The supply of homes for sale in the Charlotte region has risen for the fourth consecutive month but is still well below what is considered to be a balanced market.
New listings on the Carolina Multiple Listing Services rose 4.5 percent in May from a year ago, and the number of homes for sale grew 3.5 percent from April to 10,880 properties for sale.
However, inventory was down 25 percent year over year in May, from 14,582 properties on the market a year ago. That left a three-month supply of homes for sale last month, down from a 4.4-month supply a year ago.
A market with a six-month supply is considered to be in equilibrium, where neither buyer nor seller has the upper hand in negotiations.
Maren Brisson-Kuester, president of the Charlotte Regional Realtor Association, said she is heartened by the recent month-over-month increase in inventory.
She attributed the rise in supply to several factors, including higher market values and increased confidence in the economy. She also said housing sales tend to increase in February through the summer months.
“Finally, our inventory is on the rise,” she said. “This will give more options to potential buyers who are sitting on the fence.”
The tight supply has caused bidding wars, which Brisson-Kuester said appear to be subsiding slightly.
Her advice to those seeking to purchase: Stay motivated.
“If you like a house, chances are someone else does, too,” she said.
Among the submarkets with the lowest inventory were Charlotte, with a 1.9-month supply; Mecklenburg County and Rock Hill, with a 2.1-month supply; and Concord and Monroe, with a 2.3-month supply.
Meanwhile, sales remain strong. May sales were up 5 percent year over year to 4,026 homes sold from 3,836. Sales rose 11.4 percent in May compared with April.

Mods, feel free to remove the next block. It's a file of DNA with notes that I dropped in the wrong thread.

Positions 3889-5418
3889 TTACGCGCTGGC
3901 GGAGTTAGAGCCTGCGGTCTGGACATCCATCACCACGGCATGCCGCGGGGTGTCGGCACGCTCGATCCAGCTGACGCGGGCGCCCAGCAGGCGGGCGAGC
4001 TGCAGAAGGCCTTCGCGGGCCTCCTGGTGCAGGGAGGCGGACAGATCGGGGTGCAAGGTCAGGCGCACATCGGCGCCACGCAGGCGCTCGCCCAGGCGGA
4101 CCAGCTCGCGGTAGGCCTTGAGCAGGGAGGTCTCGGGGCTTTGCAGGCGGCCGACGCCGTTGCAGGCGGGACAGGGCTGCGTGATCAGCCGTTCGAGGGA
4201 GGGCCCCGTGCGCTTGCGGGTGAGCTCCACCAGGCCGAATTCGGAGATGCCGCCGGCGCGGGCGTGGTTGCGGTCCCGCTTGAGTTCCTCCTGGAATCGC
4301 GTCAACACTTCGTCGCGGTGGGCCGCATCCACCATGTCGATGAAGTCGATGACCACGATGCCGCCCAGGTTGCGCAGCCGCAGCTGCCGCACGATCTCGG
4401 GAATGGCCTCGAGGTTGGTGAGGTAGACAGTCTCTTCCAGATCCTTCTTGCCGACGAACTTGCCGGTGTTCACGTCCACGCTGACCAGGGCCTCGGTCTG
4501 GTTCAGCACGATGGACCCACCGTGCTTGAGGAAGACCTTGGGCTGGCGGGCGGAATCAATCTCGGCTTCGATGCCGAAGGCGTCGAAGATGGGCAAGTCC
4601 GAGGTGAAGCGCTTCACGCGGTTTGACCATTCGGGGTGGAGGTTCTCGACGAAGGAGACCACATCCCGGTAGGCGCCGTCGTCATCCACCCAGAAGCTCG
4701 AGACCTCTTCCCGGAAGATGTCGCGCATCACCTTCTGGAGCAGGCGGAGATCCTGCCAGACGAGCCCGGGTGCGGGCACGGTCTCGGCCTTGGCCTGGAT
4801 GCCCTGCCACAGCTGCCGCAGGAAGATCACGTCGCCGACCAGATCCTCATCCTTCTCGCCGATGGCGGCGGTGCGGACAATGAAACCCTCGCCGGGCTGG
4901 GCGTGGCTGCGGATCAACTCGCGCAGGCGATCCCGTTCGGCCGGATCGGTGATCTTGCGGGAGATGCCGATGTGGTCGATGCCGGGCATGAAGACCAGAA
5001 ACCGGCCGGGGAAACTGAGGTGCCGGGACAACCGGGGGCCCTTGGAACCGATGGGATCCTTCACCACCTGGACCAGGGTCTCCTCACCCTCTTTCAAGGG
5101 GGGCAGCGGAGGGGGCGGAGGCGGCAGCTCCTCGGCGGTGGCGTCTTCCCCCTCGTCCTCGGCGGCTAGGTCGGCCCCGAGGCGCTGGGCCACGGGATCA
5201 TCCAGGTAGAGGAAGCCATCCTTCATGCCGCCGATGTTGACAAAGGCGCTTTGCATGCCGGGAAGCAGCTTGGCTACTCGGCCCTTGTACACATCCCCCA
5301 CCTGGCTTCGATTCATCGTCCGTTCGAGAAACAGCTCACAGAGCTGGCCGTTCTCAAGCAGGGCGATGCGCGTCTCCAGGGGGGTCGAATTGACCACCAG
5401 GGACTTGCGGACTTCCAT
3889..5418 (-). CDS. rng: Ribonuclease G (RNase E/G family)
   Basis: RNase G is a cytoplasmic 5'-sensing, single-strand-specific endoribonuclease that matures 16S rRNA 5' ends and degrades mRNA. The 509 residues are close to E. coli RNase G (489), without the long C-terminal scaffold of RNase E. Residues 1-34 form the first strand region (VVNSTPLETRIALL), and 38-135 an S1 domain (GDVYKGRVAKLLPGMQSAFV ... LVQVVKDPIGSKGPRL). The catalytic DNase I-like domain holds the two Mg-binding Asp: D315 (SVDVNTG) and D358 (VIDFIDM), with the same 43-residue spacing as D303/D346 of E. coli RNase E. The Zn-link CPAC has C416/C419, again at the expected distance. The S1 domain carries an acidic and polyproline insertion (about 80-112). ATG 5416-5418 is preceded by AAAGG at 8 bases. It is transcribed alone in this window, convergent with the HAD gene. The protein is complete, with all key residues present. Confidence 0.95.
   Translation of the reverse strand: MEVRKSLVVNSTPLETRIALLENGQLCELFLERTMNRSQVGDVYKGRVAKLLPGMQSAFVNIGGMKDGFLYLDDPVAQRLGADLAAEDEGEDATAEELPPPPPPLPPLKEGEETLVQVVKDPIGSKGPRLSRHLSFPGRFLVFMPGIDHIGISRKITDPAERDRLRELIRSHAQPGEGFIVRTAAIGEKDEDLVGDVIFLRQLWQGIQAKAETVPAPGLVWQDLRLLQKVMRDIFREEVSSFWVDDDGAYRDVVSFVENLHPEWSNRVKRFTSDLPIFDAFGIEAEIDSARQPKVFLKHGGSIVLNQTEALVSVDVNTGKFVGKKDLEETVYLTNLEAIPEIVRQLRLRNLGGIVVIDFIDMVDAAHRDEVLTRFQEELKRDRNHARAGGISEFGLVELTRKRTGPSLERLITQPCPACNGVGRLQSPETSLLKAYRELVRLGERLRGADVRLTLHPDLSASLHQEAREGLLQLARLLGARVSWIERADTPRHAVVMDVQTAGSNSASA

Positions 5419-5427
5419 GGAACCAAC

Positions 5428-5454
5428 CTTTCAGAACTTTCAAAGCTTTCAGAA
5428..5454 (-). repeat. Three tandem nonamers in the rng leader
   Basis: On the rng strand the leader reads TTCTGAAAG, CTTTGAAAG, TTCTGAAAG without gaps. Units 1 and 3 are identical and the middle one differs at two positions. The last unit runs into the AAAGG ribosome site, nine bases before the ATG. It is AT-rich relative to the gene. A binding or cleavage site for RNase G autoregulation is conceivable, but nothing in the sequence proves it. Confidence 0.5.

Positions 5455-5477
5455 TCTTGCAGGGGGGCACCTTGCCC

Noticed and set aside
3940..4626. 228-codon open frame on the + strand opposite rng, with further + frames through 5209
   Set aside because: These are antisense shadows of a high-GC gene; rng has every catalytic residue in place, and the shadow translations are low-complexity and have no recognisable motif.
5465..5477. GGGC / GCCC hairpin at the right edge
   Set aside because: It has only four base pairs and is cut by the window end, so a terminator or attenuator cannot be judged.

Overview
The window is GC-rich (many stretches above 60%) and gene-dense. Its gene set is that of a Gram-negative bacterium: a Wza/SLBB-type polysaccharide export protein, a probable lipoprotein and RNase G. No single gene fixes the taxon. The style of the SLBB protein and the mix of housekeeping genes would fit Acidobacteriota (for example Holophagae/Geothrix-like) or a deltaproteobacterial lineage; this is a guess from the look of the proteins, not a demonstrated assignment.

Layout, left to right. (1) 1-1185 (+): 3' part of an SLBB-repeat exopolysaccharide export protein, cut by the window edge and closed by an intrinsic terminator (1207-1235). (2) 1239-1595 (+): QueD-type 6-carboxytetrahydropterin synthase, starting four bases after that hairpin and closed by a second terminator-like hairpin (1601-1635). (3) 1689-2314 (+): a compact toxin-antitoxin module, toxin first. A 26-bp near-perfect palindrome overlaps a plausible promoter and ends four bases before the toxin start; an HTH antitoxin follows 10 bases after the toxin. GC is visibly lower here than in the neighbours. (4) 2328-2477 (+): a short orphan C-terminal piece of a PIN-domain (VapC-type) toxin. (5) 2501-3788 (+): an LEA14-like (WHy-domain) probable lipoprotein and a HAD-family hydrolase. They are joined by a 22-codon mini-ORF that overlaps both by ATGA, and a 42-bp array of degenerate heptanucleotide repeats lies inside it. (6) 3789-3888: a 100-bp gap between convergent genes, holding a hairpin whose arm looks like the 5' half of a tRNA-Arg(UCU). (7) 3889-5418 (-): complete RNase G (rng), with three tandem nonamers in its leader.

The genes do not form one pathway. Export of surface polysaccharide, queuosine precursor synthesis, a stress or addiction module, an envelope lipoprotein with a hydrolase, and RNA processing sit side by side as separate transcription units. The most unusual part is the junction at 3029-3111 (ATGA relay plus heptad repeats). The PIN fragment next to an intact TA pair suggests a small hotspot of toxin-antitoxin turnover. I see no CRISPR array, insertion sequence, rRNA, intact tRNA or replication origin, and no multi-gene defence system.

The average sales price increased 3.2 percent to $257,866 from $249,826 in May 2015; the median sales price was up 5 percent annually to $209,900 from $200,000. The average list price rose nearly 11 percent year over year, resulting in homeowners receiving 96.8 percent of the desired price.
Brisson-Kuester said she expects the market to remain strong. She said the Charlotte area is an inviting place to live that offers relative affordability when compared to other cities.
She said the large number of people relocating here will offset any waning in demand for housing.
“Our demand won’t slow,” she said, as long as there is no major upset to the economy.
Sales prices in the region have surpassed their highs in 2007, when the average home price peaked at $245,000 and the median price reached $185,000, the CRRA said.
Regional preliminary pending sales were at 4,989 in May, up 21 percent from a year ago.
Properties were on the market from list to close for an average of 105 days, which is 11 days fewer than a year ago. Homes were on the market until going under contract for an average of 53 days. That was down from 61 days a year ago.